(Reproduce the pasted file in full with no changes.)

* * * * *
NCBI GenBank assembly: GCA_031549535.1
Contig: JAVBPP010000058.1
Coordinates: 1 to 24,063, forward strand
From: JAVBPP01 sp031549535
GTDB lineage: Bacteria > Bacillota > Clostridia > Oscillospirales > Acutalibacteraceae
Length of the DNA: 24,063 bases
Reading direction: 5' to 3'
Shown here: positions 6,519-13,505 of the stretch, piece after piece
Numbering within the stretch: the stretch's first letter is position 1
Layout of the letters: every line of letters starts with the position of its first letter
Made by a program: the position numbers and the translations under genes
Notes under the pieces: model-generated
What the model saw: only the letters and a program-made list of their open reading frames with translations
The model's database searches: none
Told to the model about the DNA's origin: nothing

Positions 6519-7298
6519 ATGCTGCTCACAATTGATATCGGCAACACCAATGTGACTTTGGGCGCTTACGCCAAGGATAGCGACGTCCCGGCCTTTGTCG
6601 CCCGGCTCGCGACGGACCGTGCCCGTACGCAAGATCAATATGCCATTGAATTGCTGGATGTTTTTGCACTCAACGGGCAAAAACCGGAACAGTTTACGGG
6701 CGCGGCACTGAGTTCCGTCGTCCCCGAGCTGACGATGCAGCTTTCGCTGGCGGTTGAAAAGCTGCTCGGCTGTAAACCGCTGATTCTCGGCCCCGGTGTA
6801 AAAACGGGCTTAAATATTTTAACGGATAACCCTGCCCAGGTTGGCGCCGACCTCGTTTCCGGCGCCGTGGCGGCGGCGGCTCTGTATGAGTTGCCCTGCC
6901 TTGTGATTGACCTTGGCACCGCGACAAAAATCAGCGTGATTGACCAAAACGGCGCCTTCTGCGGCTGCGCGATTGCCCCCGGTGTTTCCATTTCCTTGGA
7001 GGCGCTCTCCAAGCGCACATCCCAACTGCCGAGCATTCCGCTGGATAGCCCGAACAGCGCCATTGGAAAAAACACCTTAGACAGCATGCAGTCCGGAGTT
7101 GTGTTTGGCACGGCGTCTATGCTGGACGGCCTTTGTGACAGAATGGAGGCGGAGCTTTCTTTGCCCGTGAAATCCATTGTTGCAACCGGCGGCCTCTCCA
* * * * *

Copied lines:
NCBI GenBank assembly: GCA_031549535.1
Contig: JAVBPP010000058.1
Coordinates: 1 to 24,063, forward strand
From: JAVBPP01 sp031549535
GTDB lineage: Bacteria > Bacillota > Clostridia > Oscillospirales > Acutalibacteraceae
Length of the DNA: 24,063 bases
Reading direction: 5' to 3'
Shown here: positions 6,519-13,505 of the stretch, piece after piece
Numbering within the stretch: the stretch's first letter is position 1
Layout of the letters: every line of letters starts with the position of its first letter
Made by a program: the position numbers and the translations under genes
Notes under the pieces: model-generated
What the model saw: only the letters and a program-made list of their open reading frames with translations
The model's database searches: none
Told to the model about the DNA's origin: nothing

Positions 6519-7298
6519 ATGCTGCTCACAATTGATATCGGCAACACCAATGTGACTTTGGGCGCTTACGCCAAGGATAGCGACGTCCCGGCCTTTGTCG
6601 CCCGGCTCGCGACGGACCGTGCCCGTACGCAAGATCAATATGCCATTGAATTGCTGGATGTTTTTGCACTCAACGGGCAAAAACCGGAACAGTTTACGGG
6701 CGCGGCACTGAGTTCCGTCGTCCCCGAGCTGACGATGCAGCTTTCGCTGGCGGTTGAAAAGCTGCTCGGCTGTAAACCGCTGATTCTCGGCCCCGGTGTA
6801 AAAACGGGCTTAAATATTTTAACGGATAACCCTGCCCAGGTTGGCGCCGACCTCGTTTCCGGCGCCGTGGCGGCGGCGGCTCTGTATGAGTTGCCCTGCC
6901 TTGTGATTGACCTTGGCACCGCGACAAAAATCAGCGTGATTGACCAAAACGGCGCCTTCTGCGGCTGCGCGATTGCCCCCGGTGTTTCCATTTCCTTGGA
7001 GGCGCTCTCCAAGCGCACATCCCAACTGCCGAGCATTCCGCTGGATAGCCCGAACAGCGCCATTGGAAAAAACACCTTAGACAGCATGCAGTCCGGAGTT
7101 GTGTTTGGCACGGCGTCTATGCTGGACGGCCTTTGTGACAGAATGGAGGCGGAGCTTTCTTTGCCCGTGAAATCCATTGTTGCAACCGGCGGCCTCTCCA